Image credit: Wellcome Sanger Institute

Lee research group
Categories: Sanger Science26 July 2023

Lee group complete move to Dundee

At the end of July 2023, Dr Marcus Lee and his research group will finalise the move of their Malaria Parasite Drug Resistance programme to the University of Dundee, where he is now Professor of Parasite Molecular Genetics.

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Antimalarial drugs have been the major contributor to decreased deaths from malaria and have become a cornerstone of control efforts. However, the evolution and spread of resistance to frontline antimalarials represents a serious the public health emergency, and underscores the urgent need to identify new targets and a range of new drugs to target the malaria parasite. Understanding the mechanisms by which malaria parasites develop resistance can help to guide the development and prioritization of future therapeutic targets and provide fundamental insights into critical parasite pathways.

When Marcus Lee joined the Wellcome Sanger Institute in 2015, he established a research group to focus on identifying new antimalarial compounds and developing tools to manipulate the Plasmodium falciparum genome, enabling the basic biology of the parasite and the mechanisms responsible for drug resistance to be characterised.

The Lee research group at the Wellcome Sanger Institute in 2020


Marcus Lee's research group at the Wellcome Sanger Institute in 2020

Large-scale cell-based screening campaigns have tested over 8 million compounds against the blood stage of P. falciparum, yielding thousands of chemically diverse active drug scaffolds. However, prioritization of compounds that may have novel mechanisms of action or that are not easily amenable to the generation of resistance can be challenging.

The Lee group therefore developed new molecular genetics approaches that harness CRISPR/Cas to enable rapid systems-level analysis of antimalarial compound action, including the identification of potential targets or mechanisms of resistance, cross-resistance profiles, and fitness costs associated with resistance.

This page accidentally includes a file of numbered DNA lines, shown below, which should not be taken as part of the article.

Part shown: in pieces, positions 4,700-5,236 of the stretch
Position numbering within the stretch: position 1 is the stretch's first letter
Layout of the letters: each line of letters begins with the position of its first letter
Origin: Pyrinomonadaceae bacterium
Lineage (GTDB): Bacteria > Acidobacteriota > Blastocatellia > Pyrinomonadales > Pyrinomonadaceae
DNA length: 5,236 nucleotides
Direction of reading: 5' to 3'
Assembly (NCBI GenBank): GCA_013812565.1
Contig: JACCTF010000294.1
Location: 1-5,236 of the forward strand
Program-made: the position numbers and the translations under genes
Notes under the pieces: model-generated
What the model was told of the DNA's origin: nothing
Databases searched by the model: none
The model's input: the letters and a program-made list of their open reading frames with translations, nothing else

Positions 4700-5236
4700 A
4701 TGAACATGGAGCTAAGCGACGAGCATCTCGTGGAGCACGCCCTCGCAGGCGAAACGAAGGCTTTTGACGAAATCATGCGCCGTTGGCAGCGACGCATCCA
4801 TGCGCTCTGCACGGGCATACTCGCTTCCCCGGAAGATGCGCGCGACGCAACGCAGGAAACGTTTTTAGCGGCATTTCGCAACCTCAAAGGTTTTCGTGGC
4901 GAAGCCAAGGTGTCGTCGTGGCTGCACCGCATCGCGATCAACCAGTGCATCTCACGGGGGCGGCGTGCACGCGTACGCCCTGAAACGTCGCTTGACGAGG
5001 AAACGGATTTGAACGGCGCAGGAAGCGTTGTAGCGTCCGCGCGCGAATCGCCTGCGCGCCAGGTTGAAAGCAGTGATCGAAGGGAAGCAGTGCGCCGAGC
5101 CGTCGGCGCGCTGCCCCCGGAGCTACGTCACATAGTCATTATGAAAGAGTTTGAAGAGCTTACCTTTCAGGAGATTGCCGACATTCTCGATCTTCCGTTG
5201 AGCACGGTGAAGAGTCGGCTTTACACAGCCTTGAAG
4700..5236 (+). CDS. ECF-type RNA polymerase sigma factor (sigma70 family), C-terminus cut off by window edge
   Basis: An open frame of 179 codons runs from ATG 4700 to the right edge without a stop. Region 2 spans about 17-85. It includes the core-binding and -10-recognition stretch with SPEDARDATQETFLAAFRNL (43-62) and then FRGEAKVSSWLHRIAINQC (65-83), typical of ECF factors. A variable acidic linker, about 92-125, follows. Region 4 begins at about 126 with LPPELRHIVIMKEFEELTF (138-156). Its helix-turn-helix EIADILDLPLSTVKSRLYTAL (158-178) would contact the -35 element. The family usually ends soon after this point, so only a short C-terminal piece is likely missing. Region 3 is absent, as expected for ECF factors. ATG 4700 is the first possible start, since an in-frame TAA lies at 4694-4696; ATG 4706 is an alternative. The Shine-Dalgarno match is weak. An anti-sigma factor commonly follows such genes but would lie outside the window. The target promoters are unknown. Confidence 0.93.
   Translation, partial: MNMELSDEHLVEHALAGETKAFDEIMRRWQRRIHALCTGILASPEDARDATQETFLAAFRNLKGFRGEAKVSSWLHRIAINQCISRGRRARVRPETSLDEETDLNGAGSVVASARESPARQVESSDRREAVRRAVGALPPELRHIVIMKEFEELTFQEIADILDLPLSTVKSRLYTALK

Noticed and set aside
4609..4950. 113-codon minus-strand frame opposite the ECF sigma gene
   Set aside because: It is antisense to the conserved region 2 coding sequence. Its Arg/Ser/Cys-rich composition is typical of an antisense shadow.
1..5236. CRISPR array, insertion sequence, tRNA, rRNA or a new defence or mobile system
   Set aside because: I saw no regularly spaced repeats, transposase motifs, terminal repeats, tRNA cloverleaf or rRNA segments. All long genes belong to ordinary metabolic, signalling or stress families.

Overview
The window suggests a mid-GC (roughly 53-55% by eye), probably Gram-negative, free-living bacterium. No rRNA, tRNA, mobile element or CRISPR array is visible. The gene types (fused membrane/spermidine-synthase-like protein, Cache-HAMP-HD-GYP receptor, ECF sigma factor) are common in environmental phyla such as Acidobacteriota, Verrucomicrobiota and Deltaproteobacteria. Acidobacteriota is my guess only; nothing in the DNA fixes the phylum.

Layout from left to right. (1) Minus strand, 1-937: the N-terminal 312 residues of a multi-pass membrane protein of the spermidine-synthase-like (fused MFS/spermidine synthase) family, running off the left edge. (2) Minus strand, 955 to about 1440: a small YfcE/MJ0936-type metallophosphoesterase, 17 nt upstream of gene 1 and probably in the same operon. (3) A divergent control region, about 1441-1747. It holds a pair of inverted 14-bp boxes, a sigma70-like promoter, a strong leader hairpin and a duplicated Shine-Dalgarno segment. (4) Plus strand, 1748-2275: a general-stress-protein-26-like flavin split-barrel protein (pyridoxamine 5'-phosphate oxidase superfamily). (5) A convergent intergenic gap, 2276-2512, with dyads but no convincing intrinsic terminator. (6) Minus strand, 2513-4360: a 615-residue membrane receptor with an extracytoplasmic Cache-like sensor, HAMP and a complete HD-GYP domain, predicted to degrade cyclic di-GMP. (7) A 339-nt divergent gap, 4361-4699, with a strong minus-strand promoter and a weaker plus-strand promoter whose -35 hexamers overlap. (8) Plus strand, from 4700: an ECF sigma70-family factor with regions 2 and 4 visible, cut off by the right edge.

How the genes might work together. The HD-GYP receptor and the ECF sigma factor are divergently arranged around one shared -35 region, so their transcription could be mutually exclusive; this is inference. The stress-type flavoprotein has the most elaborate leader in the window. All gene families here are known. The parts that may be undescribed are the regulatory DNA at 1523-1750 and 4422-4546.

Their novel tools have enabled in-depth validation of new drug targets and detailed biological investigation of specific genes or gene families. In addition, they use these tools to perform unbiased genetic screens, in the hope of assigning roles to the large number of parasite genes of unknown function, including lncRNAs about which little is known. The group also explore ways of adapting the RNA-guided CRISPR/Cas system for genome editing and gene regulation in the parasite.

“The genetic tools that Marcus and his lab have developed during his time at Sanger are game-changing for studying malaria parasite biology and for understanding whether and how resistance to their new drug candidates might emerge. Marcus has been an invaluable member of the Parasites and Microbes programme over the last 8 years, and took the lead in establishing and setting the tone for our International Faculty programme. Recognised by all to be an exemplary Sanger citizen, he brought unbridled energy and enthusiasm in addition to his deep knowledge and expertise. It has been a pleasure to work alongside Marcus and his team and I look forward to seeing much more from them all in the years to come.”

Professor Nick Thomson,
Group Leader and Head of the Parasites and Microbes programme

Moving to the University of Dundee provides an ideal opportunity for the Lee group to interact more closely with like-minded researchers in the Dundee Drug Discovery Unit and the wider Wellcome Center for Anti-Infectives Research who focus on developing new drugs for parasitic diseases.

Before joining Sanger, Marcus received his PhD from the University of Melbourne, Australia, where he studied plant defence proteins. He subsequently undertook his postdoctoral training, first in yeast cell biology with Randy Schekman at the University of California Berkeley, and subsequently with David Fidock at Columbia University Medical Center, where he worked on mechanisms of resistance to novel antimalarial compounds.


Lee research group at the Sanger Institute

Malaria Parasite Drug Resistance

“Drug resistance is one of the major problems facing global malaria control and we urgently need new drugs to replace those that are currently being lost to resistance. During his time at Sanger, Marcus created an innovative repertoire of novel experimental genetic tools to identify new antimalarial targets and speed up the drug development process. He is now taking those tools to the ideal destination, the world-leading programme at the University of Dundee which is focussed on developing new therapies for malaria and other neglected tropical diseases. Marcus was also an absolute joy to work with, a genuinely supportive and kind colleague who influenced many careers during his time at Sanger, and I look forward to collaborating with him for many years to come.”

Professor Julian Rayner,
Director of Cambridge Institute for Medical Research; Director Wellcome Connecting Science; Honorary Faculty (and former Senior Group Leader) in the Parasites and Microbes Programme.

All members of the Parasites and Microbes programme and wider Sanger Institute extend their thanks to Marcus and the members of his research group past and present, and wish them well in the next stages of their research in Dundee.

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